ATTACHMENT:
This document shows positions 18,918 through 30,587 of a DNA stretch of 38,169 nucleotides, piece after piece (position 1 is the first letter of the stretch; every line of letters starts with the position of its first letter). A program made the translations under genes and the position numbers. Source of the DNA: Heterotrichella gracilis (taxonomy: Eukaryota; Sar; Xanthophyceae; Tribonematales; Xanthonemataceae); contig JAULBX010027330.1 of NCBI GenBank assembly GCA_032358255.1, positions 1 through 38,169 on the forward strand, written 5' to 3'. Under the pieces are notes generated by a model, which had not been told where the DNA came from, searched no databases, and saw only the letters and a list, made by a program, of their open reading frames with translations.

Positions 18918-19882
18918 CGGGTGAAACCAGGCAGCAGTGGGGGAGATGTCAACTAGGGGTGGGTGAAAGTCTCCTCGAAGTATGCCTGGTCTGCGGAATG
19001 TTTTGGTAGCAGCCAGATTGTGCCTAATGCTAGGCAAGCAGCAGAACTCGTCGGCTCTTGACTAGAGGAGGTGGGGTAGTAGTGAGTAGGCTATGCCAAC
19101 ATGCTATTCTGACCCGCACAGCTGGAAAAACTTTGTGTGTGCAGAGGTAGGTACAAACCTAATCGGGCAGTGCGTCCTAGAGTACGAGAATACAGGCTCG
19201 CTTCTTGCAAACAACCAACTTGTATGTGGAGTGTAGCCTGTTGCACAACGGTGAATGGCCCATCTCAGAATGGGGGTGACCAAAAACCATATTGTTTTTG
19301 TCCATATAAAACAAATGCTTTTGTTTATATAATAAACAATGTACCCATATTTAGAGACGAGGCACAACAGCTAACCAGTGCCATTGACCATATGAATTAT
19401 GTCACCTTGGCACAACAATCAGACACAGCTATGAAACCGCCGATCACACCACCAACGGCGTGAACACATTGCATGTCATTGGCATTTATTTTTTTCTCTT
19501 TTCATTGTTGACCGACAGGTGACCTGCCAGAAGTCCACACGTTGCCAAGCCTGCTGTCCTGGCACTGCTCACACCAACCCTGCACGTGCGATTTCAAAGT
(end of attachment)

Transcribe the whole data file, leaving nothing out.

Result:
This document shows positions 18,918 through 30,587 of a DNA stretch of 38,169 nucleotides, piece after piece (position 1 is the first letter of the stretch; every line of letters starts with the position of its first letter). A program made the translations under genes and the position numbers. Source of the DNA: Heterotrichella gracilis (taxonomy: Eukaryota; Sar; Xanthophyceae; Tribonematales; Xanthonemataceae); contig JAULBX010027330.1 of NCBI GenBank assembly GCA_032358255.1, positions 1 through 38,169 on the forward strand, written 5' to 3'. Under the pieces are notes generated by a model, which had not been told where the DNA came from, searched no databases, and saw only the letters and a list, made by a program, of their open reading frames with translations.

Positions 18918-19882
18918 CGGGTGAAACCAGGCAGCAGTGGGGGAGATGTCAACTAGGGGTGGGTGAAAGTCTCCTCGAAGTATGCCTGGTCTGCGGAATG
19001 TTTTGGTAGCAGCCAGATTGTGCCTAATGCTAGGCAAGCAGCAGAACTCGTCGGCTCTTGACTAGAGGAGGTGGGGTAGTAGTGAGTAGGCTATGCCAAC
19101 ATGCTATTCTGACCCGCACAGCTGGAAAAACTTTGTGTGTGCAGAGGTAGGTACAAACCTAATCGGGCAGTGCGTCCTAGAGTACGAGAATACAGGCTCG
19201 CTTCTTGCAAACAACCAACTTGTATGTGGAGTGTAGCCTGTTGCACAACGGTGAATGGCCCATCTCAGAATGGGGGTGACCAAAAACCATATTGTTTTTG
19301 TCCATATAAAACAAATGCTTTTGTTTATATAATAAACAATGTACCCATATTTAGAGACGAGGCACAACAGCTAACCAGTGCCATTGACCATATGAATTAT
19401 GTCACCTTGGCACAACAATCAGACACAGCTATGAAACCGCCGATCACACCACCAACGGCGTGAACACATTGCATGTCATTGGCATTTATTTTTTTCTCTT
19501 TTCATTGTTGACCGACAGGTGACCTGCCAGAAGTCCACACGTTGCCAAGCCTGCTGTCCTGGCACTGCTCACACCAACCCTGCACGTGCGATTTCAAAGT